This book explores the discourse and rhetoric that resists and opposes postsecondary prison education. Positioning prison college programs as the best method to truly reduce recidivism, the book shows how the public – and by extension politicians – remain largely opposed to public funding for these programs, and how prisoners face internal resistance from their fellow inmates when pursuing higher education.

Utilizing methods including critical rhetorical history, media analysis, and autoethnography, the author explores and critiques the discourses which inhibit prison education. Cultural discourses, echoed through media portrayal of prisoners, produce criminals as both subhuman and always-already a threat to the public. This book highlights the history of rhetorical opposition to prison education; closely analyzes how convictism, prejudicial and discriminatory bias against prisoners, blocks education access and feeds the prison-industrial-complex an ever-recycled supply of free prison labor; and discusses the implications of prison education for understanding and contesting cultural discourses of criminality.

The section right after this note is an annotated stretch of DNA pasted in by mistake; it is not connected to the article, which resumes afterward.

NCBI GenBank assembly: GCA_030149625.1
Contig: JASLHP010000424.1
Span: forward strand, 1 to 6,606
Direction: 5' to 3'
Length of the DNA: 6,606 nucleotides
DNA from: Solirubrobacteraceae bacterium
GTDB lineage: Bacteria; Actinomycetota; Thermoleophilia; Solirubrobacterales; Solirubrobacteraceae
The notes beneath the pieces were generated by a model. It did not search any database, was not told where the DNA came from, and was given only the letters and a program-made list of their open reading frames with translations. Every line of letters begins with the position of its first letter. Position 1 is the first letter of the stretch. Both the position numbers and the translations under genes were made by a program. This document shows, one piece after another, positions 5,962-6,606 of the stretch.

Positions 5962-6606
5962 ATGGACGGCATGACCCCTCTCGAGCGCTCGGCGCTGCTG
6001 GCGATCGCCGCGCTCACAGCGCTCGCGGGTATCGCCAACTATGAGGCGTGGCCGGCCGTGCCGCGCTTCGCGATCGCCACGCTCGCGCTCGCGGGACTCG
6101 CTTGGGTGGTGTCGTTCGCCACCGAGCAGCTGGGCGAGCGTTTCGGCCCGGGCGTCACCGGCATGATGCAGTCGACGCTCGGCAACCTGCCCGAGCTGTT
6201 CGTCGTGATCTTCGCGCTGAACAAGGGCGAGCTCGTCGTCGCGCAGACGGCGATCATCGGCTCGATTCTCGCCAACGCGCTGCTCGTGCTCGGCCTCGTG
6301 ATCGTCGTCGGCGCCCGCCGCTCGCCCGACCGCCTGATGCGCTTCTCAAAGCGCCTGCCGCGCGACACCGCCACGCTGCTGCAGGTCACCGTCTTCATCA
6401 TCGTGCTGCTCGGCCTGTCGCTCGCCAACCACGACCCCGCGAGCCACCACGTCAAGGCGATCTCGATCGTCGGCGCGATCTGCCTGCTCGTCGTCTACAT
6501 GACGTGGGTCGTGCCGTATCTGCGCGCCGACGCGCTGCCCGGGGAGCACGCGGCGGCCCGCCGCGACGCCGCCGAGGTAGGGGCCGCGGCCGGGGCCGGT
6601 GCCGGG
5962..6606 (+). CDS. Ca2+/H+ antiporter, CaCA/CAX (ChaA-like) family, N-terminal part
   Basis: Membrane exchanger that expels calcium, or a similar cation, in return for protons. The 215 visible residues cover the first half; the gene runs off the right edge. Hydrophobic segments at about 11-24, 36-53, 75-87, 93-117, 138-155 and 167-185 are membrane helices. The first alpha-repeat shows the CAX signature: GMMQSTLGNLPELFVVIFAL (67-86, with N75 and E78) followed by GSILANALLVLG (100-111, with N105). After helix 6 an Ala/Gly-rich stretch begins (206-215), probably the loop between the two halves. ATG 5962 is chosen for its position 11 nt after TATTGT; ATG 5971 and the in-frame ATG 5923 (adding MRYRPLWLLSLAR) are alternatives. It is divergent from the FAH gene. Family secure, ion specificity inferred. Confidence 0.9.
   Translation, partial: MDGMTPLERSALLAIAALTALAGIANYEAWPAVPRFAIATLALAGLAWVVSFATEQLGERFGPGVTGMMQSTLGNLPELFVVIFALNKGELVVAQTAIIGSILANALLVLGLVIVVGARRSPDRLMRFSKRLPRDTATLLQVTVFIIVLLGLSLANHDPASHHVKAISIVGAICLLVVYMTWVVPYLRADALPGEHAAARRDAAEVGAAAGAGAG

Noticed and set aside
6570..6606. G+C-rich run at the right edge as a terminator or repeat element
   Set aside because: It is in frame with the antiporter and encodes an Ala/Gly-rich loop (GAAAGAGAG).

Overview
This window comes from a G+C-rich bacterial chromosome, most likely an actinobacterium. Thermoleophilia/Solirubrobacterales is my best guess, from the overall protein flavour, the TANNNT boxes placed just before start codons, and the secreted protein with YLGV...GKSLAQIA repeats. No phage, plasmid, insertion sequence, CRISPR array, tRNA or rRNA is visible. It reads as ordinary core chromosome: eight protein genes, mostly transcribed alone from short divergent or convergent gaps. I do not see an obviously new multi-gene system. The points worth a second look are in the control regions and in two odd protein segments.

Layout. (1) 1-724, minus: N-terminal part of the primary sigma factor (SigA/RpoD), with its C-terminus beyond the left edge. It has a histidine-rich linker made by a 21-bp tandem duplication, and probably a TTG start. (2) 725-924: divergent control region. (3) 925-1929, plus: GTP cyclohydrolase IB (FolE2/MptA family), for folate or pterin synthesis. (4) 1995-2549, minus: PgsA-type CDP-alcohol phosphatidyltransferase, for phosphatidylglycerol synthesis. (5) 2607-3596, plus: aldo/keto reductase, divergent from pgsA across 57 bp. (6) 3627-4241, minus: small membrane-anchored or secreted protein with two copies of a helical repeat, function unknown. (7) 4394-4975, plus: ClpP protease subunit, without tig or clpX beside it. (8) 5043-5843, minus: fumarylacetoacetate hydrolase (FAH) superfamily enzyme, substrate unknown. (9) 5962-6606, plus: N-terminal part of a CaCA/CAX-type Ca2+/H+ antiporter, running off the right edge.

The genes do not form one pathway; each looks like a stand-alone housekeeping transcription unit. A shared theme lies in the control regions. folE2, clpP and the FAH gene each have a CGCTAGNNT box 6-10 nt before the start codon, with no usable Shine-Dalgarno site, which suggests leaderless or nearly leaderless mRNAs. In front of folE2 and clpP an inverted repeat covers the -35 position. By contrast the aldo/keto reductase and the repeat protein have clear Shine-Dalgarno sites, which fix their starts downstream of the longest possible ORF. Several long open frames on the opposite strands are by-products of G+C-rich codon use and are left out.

This book will be an important reference for scholars, graduate students, and upper-level undergraduates in the fields of Rhetoric, Criminal justice, and Sociology, as well as Media and Communication studies more generally, Politics, and Education studies.

chapter 1|18 pages

The Prison Classroom

chapter 2|20 pages

Kids before Cons?

chapter 3|17 pages

Shawshank Irredeemable

chapter 4|19 pages


chapter 5|14 pages

The X on Your Back